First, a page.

Day 317 Nice doors! Sliders /septic sys
The 2nd door into the head was a bit more of the challenge as the cockpit cupboard edge is slightly off square ( a result of the welding of the poopdeck before frames were attached mistake! ) with the top and bottom edges.
The logical thing to do was just make the whole door off square on one side, but leave the edge to meet evenly with the other door. It's about 1/2" but not noticeable at all. The panels in the center were cut to a slight angle (estimated to save time) and the door adjusted in place before the glue was dry. The above photo shows it before the stain, as I ran out of time.

Because the edge of the cockpit is round, the door is routed out ( photo left ) to match. It looks elegant but I wouldn't do it again hehe.

The photo to the right shows a panel set into a frame and a 5/16" baseboard cut off for the join. I think this will make it stronger than a routed tongue because the grain is strong edge. One could argue that the cross pieces' grain is going that way anyway, to which I would respond, "It's easier to line up this way!"

My next job is to start on the tracks for sliding doors that will be under the port side pilot house. Sliding doors seem like maybe a bad idea on a boat, especially the way we are going to do it with rollers, but if they are firmly latched closed there shouldn't be a problem.


Track inset into oak frame routed to make flush
The real problem is how to make the doors not fall out in the even of a knock down? Most sliding doors are place on to the track by lifting them into the top track ( some what deeper for this ) then moved into position on lowered into the bottom track.

I have solved this by making the bottom track removable. The plastic track has been recessed into a wide piece of oak. As only the outer tracks will be used, the attaching screws can be in the inner tracks.

I even got fancy and routed out a 1/8" inset 1/3 of the way in to allow for carpet insertion. The outer edges were routed round to make them "knee friendly".

Because the deck to pilothouse join has a curve, the real challenge was getting the oak to follow the curve. I thought about bending the oak, but 1" x 3" oak doesn't like to bend much on the hard edge!

As the curve was only 3/4" I decided to actually cut the curve into it. This worked well. ( photo left )
The doors won't be affected by this curve as they don't actually ride in the track, just the rollers at each end will.

 The curve looks kind of ugly (above photo) from the edge but was what was required to make it even for the face board to be equally distant from the door frames.

After putting on a couple of end frames, the whole thing has started to look finished. Only the face board remains to be added. The logical way to put 3 sliding doors in here is to have the center door forward. This way, the latch handle on the center door won't interfere with the end doors sliding. The end doors' handles will be on the outside ends of course.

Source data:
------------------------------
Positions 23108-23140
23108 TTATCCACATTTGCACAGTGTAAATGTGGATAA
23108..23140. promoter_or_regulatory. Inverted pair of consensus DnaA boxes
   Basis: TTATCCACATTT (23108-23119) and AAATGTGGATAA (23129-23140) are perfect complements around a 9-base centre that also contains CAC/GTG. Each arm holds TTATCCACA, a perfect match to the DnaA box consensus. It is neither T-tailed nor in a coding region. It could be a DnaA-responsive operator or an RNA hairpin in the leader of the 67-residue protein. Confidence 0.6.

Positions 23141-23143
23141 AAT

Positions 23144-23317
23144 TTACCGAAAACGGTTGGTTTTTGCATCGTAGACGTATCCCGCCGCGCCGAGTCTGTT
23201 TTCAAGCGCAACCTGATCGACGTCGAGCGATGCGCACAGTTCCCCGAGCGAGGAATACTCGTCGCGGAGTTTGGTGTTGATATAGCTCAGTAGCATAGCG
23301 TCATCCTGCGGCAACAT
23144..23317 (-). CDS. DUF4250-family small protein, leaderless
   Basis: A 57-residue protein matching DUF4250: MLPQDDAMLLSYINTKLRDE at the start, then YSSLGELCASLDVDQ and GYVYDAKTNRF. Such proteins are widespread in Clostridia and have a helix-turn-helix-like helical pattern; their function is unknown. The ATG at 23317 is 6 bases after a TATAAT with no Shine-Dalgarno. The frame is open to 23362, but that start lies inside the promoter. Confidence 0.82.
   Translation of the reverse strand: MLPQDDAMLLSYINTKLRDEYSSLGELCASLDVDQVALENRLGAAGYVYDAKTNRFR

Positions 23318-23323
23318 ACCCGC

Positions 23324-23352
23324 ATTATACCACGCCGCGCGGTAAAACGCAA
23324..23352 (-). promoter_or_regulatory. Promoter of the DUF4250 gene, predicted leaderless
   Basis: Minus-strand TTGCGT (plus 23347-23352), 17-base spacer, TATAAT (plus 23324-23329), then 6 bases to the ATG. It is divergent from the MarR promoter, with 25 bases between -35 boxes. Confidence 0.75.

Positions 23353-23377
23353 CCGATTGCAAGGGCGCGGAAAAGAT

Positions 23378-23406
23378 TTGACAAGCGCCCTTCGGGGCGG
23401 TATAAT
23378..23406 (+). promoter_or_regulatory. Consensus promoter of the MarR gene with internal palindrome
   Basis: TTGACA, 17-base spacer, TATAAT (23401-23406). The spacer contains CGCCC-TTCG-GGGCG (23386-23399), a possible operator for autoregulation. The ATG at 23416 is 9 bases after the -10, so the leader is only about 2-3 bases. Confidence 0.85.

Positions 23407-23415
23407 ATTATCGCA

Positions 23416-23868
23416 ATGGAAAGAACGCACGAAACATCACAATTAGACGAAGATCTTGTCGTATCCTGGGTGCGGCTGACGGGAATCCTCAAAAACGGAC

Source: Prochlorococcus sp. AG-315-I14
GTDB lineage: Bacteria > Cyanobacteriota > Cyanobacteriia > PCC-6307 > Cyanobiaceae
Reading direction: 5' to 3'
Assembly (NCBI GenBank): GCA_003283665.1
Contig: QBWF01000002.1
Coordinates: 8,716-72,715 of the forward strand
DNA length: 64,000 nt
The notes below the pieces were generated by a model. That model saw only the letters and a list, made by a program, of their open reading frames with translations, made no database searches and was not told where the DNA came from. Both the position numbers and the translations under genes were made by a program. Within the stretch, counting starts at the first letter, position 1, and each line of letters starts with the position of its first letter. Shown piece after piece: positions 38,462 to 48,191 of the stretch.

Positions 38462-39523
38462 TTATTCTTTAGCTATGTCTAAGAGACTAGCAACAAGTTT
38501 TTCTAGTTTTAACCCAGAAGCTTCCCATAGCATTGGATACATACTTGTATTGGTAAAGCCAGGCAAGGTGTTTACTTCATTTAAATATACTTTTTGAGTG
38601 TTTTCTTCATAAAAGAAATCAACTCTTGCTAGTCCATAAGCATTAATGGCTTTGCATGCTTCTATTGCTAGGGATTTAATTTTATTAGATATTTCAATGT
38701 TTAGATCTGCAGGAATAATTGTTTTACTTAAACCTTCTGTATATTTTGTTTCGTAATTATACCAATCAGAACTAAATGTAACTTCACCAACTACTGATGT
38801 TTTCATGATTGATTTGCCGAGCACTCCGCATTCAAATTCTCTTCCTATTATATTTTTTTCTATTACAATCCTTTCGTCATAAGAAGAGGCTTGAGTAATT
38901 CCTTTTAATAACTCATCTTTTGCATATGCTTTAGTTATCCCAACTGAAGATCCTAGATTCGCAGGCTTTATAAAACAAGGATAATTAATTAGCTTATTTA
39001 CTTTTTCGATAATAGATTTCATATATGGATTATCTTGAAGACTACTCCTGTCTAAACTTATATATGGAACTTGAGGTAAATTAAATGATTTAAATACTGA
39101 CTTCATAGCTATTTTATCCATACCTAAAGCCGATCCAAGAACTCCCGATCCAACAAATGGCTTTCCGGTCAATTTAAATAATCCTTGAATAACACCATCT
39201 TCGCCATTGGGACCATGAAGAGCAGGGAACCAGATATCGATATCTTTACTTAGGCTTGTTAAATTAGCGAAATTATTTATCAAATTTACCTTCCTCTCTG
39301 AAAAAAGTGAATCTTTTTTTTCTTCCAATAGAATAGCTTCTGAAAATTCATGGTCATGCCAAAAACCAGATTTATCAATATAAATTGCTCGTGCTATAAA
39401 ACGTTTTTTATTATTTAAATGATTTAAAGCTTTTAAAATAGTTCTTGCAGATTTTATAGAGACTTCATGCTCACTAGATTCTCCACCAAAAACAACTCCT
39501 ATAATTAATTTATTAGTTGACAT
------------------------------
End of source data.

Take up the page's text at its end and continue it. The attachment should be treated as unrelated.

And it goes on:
Fittings ready to be placed on septic tank

While at work I became artistic during a slow moment. We have acquired a load of plastic vents for cheap, but they are all white. This is ok for putting on panel but no good for wood. The solution was to paint them with acrylic to look like wood!

I think they do in the photo, don't you? They all look slightly different in both tone and color, which makes them even more authentic looking ha ha!

These will be mounted on cupboards and some doors etc. The white ones will be put anywhere there is white panel. Ventilation s important on a boat and these should allow enough for all areas. Under the aft berth we plan to put a small fan on one to allow air to flow from all of the back stowage areas, under the berth and out.

Now that I have greedily taken most of the page, I must mention what Gena was doing today. She has prepared the septic tank for all of the many fittings that are needed, as well as ran the drain pipes from the head, tub, and sink aft. Of course the holes were too small and had to be drilled out with a big hole saw which was a big job.

The top of the tank ( not in view ) will have very little open real estate once all of these fittings are on. They are as follows:

-a pump out tube to bottom of tank for manual pump
-a pump out tube to bottom of tank for marina suction
-the fill line and T fitting from fore and aft
-a hand pump for manual pumping out
-a vent hose fitting
-a level indicator tube to bottom and fittings ( this is custom built, more on it soon! )
-an access panel for cleaning ( I shudder at the thought! )

The "pipe" isn't really pipe per sae, it's actually reinforced hose. Pipe would have been impossible to deal with in such tight quarters.
Gena blue stuffed the top and once dry, all of the fittings will be mounted. Even though we have bags and bags of fittings, somehow we need more! Fittings aren't very expensive, but add them all up and they start to be a consideration money-wise. I think a fair number of those fittings will never be used and were purchased as a result of not knowing if this would work or that would work.....

Day 317:
10 hours: Made track for doors in pilot house, tested septic system fittings, ran drain pipe, finished 2nd door and mounted.

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